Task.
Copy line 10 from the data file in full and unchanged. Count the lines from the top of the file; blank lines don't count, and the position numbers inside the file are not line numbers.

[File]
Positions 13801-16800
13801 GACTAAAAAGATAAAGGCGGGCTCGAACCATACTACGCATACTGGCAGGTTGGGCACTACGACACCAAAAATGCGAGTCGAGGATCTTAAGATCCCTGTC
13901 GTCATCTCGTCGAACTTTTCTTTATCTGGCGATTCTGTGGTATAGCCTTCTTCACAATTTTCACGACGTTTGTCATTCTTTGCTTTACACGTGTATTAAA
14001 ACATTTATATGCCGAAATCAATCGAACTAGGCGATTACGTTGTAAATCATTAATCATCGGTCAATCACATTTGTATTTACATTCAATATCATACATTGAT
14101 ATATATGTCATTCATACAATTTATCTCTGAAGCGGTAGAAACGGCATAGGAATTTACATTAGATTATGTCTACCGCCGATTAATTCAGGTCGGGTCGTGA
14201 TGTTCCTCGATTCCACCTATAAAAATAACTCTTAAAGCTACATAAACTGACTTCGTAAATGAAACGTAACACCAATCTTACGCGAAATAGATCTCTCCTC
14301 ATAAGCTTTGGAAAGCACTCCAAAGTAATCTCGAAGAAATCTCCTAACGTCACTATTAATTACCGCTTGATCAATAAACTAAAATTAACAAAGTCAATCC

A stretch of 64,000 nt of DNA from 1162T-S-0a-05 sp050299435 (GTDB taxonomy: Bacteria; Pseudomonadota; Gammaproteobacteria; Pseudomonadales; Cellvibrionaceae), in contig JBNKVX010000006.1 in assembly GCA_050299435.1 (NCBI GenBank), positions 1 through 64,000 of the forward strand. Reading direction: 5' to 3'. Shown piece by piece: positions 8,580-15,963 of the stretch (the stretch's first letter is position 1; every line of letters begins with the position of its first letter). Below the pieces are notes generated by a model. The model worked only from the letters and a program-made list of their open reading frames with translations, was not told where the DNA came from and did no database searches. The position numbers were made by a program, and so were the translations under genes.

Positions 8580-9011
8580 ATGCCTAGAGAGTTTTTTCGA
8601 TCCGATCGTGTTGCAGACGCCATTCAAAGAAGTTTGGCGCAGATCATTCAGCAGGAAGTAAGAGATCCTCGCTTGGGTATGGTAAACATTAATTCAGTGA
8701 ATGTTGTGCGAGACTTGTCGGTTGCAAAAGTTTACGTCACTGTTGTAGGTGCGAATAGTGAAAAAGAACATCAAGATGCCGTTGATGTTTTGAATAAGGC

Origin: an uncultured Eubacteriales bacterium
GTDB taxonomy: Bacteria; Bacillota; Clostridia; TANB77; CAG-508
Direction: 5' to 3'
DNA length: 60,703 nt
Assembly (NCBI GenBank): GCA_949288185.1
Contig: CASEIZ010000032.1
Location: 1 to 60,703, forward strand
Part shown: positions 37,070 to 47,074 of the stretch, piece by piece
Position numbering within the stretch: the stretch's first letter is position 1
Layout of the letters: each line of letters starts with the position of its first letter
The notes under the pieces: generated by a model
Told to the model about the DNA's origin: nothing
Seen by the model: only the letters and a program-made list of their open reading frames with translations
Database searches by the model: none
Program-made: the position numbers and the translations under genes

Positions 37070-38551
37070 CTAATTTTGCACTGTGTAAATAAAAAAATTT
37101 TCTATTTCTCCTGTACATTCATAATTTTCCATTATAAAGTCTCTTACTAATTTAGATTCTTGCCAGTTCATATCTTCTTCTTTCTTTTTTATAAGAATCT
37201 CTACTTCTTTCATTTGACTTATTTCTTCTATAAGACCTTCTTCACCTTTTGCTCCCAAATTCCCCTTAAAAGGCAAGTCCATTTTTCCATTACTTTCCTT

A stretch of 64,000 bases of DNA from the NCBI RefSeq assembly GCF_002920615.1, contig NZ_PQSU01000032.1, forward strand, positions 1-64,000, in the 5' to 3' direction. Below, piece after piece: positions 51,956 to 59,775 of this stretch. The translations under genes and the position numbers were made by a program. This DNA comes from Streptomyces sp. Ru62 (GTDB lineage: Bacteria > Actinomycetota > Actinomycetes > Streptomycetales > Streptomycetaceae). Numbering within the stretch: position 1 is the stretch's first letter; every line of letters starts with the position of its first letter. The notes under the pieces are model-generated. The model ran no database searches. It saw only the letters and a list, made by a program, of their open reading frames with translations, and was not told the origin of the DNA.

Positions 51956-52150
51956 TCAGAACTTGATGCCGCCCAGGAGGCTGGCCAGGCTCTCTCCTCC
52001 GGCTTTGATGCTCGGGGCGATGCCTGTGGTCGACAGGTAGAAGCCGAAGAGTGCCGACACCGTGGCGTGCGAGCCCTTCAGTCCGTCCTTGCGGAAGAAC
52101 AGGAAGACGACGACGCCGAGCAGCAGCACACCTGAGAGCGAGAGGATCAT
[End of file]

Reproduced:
8580 ATGCCTAGAGAGTTTTTTCGA